If you are anything like me, you are absolutely fascinated by things in jars of blue-green liquid. It could be a grapefruit, a fish skeleton, or, in this case of the image below, an infant born with cyclopia. Sure, it should be grotesque â€“ it’s a dead baby in a vat of liquid – but I find it absolutely astonishing to observe. It’s why I keep a fetal pig in a candy jar on my desk. But let’s talk this image over, let’s observe what is actually happening here.
To skip getting bogged down in heavy scientific terms, cyclopia is a birth defect where the eyes fail to divide into two cavities. Thus, the birthed individual has only one eye, similar to a cyclops â€“ which is where the name stems from, I suppose. In addition, the face is often missing or replaced with a non-functioning nose. The non-functioning nose (as seen in the picture, to the bottom-right of the face) is a proboscis, also known as a â€œfeeding tube.â€ While cyclopia is extremely rare, there are some preserved babies in medical museums.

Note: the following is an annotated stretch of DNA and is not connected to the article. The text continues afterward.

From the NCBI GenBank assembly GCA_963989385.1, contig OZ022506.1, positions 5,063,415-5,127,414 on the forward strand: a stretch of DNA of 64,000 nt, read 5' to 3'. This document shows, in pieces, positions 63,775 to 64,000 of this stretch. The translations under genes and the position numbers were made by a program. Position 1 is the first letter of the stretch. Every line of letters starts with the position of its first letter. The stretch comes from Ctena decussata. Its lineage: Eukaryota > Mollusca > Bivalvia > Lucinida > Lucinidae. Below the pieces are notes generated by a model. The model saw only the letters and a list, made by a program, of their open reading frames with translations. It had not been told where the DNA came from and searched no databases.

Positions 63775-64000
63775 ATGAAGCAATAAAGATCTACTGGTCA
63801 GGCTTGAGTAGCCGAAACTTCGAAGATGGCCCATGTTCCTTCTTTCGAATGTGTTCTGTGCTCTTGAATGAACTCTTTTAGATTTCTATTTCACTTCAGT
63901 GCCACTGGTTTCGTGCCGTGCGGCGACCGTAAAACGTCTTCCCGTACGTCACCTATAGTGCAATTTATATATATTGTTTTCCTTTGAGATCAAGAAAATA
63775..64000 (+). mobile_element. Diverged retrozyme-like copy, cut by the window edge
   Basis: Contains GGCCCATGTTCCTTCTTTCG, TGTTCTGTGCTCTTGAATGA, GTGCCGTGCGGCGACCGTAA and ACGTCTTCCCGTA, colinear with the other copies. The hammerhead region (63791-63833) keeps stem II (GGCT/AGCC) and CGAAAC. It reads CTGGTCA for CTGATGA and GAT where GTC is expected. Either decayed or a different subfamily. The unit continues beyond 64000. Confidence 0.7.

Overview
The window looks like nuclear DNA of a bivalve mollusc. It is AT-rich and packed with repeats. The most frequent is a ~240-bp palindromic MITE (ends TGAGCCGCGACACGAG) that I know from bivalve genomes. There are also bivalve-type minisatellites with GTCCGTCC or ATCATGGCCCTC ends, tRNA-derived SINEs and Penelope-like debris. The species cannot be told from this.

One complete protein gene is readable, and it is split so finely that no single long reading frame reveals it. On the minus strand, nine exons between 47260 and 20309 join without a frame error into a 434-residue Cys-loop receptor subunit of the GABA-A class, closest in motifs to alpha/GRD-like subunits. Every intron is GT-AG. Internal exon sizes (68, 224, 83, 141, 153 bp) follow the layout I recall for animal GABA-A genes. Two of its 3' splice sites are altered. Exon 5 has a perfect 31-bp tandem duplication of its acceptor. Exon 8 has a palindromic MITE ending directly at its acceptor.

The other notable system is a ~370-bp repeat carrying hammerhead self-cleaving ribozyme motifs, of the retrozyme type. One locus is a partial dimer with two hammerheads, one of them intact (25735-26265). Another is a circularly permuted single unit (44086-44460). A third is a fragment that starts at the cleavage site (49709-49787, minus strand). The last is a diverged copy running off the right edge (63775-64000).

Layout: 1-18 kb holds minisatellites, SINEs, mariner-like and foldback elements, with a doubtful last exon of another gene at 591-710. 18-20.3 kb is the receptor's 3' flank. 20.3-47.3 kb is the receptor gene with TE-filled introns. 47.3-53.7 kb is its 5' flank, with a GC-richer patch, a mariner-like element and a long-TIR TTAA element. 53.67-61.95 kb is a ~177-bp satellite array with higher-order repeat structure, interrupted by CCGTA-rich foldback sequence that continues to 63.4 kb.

Animals are also known to suffer from cyclopia. The current amount of affected animals is approximately 1 in 16,000 – so, extremely rare. But it is not unheard of, as evident by the following 1665 quote by a man describing a colt affected by cyclopia:
First, That it had no sign of any Nose in the usual place, nor had it any, in any other place of the Head, unless the double Bagg CC that grew out of the midst of the forehead, were some rudiment of it. Next, That the two Eyes were united into one Double Eye which was placed just in the middle of the Brow.
In addition, below you will find a picture of a kitten born with cyclopia. The kitten was born on December 28, 2005, and died one day after birth. Even with its one black eye, it is too cute for words.